The Government has been accused of failing to live up to its pledge to end the North-South divide after a new report revealed just how little of the country’s infrastructure investment is set to go outside London.
The capital is set to receive more funding for major projects that all the others English regions combined, and six times more per head of population than Yorkshire and the Humber, according to the Sheffield Political Economy Research Institute (SPERI).
Planned infrastructure spend in the Yorkshire region works out at £851 per head, better only than the North-East and a long way below the UK average of £3,192 per person and £5,305 for each member of London’s population.
In a speech in Shipley in May 2010, a few days after becoming Prime Minister, David Cameron pledged to “rebalance our economy, ensuring that success and prosperity are spread more evenly across regions and industries”.
Since then, the Government has approved plans for high-speed rail to Leeds and Sheffield as part of the controversial HS2 scheme and invested in super-fast broadband for many parts of the UK.
And earlier this year, Chancellor George Osborne unveiled the ‘Northern Powerhouse’ scheme to rebalance the UK economy by better connecting the towns and cities of the North while devolving decision making powers away from London.
But Dr Craig Berry, deputy director of SPERI and co-author of the report, said the latest figures showed that the Government’s commitment to re-balancing the UK’s economy was “highly questionable”.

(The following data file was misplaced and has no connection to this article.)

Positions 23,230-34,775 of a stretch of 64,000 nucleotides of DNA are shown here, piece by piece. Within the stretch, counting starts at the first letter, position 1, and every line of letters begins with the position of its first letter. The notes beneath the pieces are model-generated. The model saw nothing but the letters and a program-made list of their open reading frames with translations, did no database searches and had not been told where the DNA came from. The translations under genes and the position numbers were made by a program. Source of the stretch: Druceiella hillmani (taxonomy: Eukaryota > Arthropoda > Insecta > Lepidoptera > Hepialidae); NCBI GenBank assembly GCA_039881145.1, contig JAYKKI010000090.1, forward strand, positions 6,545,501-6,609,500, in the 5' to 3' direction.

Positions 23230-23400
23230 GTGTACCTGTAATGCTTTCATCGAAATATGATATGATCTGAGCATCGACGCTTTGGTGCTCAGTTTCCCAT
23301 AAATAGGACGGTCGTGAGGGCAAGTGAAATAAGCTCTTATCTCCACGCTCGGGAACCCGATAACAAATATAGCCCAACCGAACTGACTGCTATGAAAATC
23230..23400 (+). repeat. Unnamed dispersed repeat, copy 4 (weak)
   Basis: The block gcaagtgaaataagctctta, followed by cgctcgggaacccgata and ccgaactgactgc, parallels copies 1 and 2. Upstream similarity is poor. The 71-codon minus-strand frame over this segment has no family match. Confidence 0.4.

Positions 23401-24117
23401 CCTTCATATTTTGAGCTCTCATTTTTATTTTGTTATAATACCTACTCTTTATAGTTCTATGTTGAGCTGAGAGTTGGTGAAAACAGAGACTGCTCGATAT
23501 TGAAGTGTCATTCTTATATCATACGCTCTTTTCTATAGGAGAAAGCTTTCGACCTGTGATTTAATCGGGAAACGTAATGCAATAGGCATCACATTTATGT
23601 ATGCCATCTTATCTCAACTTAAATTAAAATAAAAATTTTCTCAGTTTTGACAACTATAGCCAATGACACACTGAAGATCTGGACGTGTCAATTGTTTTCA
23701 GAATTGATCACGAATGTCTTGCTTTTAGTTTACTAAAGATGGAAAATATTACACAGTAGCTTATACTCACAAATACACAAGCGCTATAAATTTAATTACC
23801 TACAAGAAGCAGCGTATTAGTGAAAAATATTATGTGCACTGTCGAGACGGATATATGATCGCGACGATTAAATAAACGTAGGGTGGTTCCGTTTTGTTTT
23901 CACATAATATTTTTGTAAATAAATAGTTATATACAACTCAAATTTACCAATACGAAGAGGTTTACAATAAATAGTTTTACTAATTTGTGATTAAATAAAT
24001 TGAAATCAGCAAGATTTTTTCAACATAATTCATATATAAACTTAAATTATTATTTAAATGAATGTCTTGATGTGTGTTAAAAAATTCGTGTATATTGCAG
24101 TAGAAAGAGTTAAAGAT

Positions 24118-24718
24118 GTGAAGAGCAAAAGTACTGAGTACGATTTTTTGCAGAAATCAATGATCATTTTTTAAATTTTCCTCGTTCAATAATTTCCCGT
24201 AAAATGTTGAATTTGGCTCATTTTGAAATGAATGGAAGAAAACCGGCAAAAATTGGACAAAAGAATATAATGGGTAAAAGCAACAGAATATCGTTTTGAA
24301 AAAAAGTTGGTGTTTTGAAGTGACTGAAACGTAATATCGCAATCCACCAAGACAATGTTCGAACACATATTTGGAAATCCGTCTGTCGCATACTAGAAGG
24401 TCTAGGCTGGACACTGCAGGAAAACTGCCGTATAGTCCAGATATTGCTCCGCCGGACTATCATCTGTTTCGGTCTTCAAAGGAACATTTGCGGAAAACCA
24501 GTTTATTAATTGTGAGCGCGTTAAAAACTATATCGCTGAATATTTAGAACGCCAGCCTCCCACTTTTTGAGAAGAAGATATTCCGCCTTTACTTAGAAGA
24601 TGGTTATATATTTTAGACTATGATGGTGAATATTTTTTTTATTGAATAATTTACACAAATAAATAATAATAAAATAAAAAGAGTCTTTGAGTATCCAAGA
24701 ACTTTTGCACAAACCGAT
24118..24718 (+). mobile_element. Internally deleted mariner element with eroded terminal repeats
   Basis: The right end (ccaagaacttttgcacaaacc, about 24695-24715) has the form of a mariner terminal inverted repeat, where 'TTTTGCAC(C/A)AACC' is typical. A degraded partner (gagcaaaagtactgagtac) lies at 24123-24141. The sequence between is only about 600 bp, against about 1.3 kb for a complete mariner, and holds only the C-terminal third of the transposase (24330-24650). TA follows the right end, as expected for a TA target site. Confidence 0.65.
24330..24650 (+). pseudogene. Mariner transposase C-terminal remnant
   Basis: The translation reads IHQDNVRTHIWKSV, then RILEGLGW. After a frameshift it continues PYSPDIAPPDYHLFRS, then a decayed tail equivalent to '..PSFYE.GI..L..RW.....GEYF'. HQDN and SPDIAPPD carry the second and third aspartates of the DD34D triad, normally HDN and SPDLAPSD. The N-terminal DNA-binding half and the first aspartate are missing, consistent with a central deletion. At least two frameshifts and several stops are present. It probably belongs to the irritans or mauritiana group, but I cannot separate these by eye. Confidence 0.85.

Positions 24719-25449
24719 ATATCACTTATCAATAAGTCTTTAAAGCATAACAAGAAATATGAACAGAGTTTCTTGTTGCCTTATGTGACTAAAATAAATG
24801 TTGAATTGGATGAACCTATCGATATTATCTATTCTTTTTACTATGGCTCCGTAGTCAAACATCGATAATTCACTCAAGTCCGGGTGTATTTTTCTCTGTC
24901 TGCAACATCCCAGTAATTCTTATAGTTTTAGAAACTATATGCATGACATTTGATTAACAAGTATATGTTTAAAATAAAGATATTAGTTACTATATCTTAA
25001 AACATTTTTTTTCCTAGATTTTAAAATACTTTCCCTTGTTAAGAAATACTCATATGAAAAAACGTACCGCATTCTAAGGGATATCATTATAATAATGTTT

He said: “The Chancellor talks about creating a more balanced, higher productivity economy but is so far failing to deliver it. These findings call into question the government’s commitment to economic rebalancing and to creating a Northern Powerhouse.”
The University of Sheffield research institute analysed figures from the Government’s National Infrastructure Pipeline, which includes investment projects in sectors such as energy, transport, waste and communications. For all the publicly-funded projects listed, 22 per cent of the funding is directly attributable to London while only 2.2 per cent is directly attributable to Yorkshire and the Humber.
The region’s total planned infrastructure spend includes plans to electrify the Trans-Pennine railway line, which was put on hold by the Government seven weeks after the General Election.
In Hull, delays to the long-awaited Castle Street road widening scheme prompted one MP to say recently that the Northern Powerhouse “is no more than a slogan for places such as Hull”. And the Leeds trolleybus scheme is yet to get the go-ahead despite plans being submitted in 2009.
The report’s authors also question the Government’s argument that public investment ‘crowds out’ private sector activity, meaning that infrastructure spending should be directed to where business activity is weakest to encourage a private-sector led recovery.